When two cancer patients discover their illness is terminal, the friends head off on a road trip with a wish list, dubbed "the bucket list," of things they wish to do and accomplish before their death.
Buddy films may be a dime-a-dozen these days, but few set out with the purpose and poignancy of stories like The Bucket List. From the get-go, this film opens on a somber note and spends much of its beginning with the two main characters lying in beds in a cancer ward. Through these two strangers' interactions, we start to learn about their personalities and beliefs. Edward Cole, played by Jack Nicholson, is a self-centered grouch who hardly thinks of others before himself, while Carter Chambers, played by Morgan Freeman, is a family man who selflessly gave up his dreams early on in life to raise a family. While the two inevitably get on each other's nerves as soon as they meet, they end up teaching each other a lot about love and life - and themselves - in their last days on earth.
Nicholson's character of Edward isn't a far stretch from his usual grumpy old man character he's been playing these days, while the more nice guy of Carter from Freeman isn't a shift from his usual performances either (actually, it would have been incredible if the roles for these actors were reversed, but I've never liked Freeman in anything but a nice-guy role before anyway). The pair's acting and charisma is what makes the long and melancholy hospital scenes easier to sit through, but it's made clear once their journey outside of their respective beds begins that we're expected to suspend some disbelief as they proceed to skydive, race cars, and globe trot. But it's the character dynamic, the testing of their personalities, and the examinations of one's faith where the film's heart lies. It's not a film for anyone who doesn't like their emotions toyed with or their heartstrings tugged at.
For a movie starring two A-list actors as Nicholson and Freeman, with a director like Rob Reiner behind the camera, it's a surprise to see some of the mediocre special effects that the filmmakers try to pass off in the film. These of course begin when the two leap out of a plane and their heads are superimposed over the faces of real skydivers. It's a cheesy effect that never looks real enough to buy and is something that probably could have been done differently and more effectively. From there, we see some truly beautiful scenery, while other times it seems unnecessary to have used green screens to transport our leads to a distant land. Buying that two ailing old timers made it to the top of pyramid ruins is one thing, but when it's pretty obvious they're not really standing in front of the Taj Mahal, you have to wonder why either a different tangible location couldn't have been approached, or they couldn't have just filmed outside of it. One can argue that this effect gives this buddy film a bit of a classic film feel, when most everything would be filmed on a studio backlot, but when a movie like this has plenty of language and questionable material, it tends to lose any classic feeling.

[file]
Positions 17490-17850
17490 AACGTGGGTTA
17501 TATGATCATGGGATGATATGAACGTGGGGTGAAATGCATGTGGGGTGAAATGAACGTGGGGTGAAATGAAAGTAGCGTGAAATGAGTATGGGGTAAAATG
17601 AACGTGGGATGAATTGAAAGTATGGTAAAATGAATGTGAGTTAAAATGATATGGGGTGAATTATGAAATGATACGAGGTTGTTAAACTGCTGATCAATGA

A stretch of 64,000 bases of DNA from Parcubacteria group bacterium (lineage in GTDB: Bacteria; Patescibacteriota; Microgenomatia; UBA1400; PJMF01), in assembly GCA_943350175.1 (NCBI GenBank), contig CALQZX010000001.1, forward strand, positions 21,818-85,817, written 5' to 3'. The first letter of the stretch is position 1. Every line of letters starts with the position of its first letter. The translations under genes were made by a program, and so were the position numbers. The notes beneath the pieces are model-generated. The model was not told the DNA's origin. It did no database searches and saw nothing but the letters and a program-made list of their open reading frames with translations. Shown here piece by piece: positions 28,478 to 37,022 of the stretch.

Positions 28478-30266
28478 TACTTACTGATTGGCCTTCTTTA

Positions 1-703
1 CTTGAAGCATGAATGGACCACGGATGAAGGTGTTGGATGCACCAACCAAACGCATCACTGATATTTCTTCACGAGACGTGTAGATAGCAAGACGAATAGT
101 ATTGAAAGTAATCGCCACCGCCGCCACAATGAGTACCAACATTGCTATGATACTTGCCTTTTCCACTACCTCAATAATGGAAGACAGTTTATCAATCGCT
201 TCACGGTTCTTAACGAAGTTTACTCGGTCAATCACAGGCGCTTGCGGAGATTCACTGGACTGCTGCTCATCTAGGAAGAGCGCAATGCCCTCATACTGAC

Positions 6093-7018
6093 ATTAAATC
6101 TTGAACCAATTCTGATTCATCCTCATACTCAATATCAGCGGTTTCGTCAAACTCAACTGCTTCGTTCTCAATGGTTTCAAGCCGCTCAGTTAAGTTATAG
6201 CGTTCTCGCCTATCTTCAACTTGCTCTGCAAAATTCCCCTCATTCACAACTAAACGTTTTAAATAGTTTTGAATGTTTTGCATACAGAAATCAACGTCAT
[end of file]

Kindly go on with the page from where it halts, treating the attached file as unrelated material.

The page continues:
Content is indeed iffy. Nicholson uses the "f" word when arguing with Freeman in one scene, while he uses a good amount of blasphemy and other forms of profanity throughout the movie (Freeman does join in on occasion). Edward has relatively lax morals and in a scene, he encourages Carter to cheat on his wife or even participate in some kind of orgy, which Carter obviously refuses. Another scene implies that Edward fools around with a flight attendant as we see her walking out of the same bathroom before him. Violence is mild, but the theme of death is a heavy one. The hospital scenes involving the two men are no picnic, and we see Edward's surgery scar as well as him having coughed up some blood into a handkerchief, and later see some blood on Carter's shirt (from an opened catheter). With everything included, The Bucket List earns every bit of its PG-13 rating, and doesn't qualify in any sense as a family film.
Freeman's character Carter does bring faith into the equation, and it makes for some interesting discussions between Edward and Carter, however, aside from thoughts on God, the Egyptian and Buddhist beliefs are also mentioned. But it was also nice to see Carter's family saying grace in one scene and banding together in prayer in another. Considering how Hollywood is often so resistant to talk about God, it's a great change to see faith make it into the fold of this film.
The Bucket List is an entertaining and more so sobering look at a person's life, how it affects others, and what kind of legacy one might leave when their gone. It offers a great message about living in the moment and seizing the day, something we all can apply to our own lives. Content is murky with an assortment of profanities as well as a few sexual references, so it's a tough recommendation. Also, some tighter direction could have really made this a stronger film. At times, certain plot elements seemed to be passed on too quickly, or we're just expected to accept something that's a bit too hokey. Still, it doesn't hurt the film's overall theme and message, giving a lot for the viewer to ponder after the film's end.- John DiBiase, (reviewed: 1/30/08)
Disclaimer: All reviews are based solely on the opinions of the reviewer. Most reviews are rated on how the reviewer enjoyed the film overall, not exclusively on content. However, if the content really affects the reviewer's opinion and experience of the film, it will definitely affect the reviewer's overall rating.
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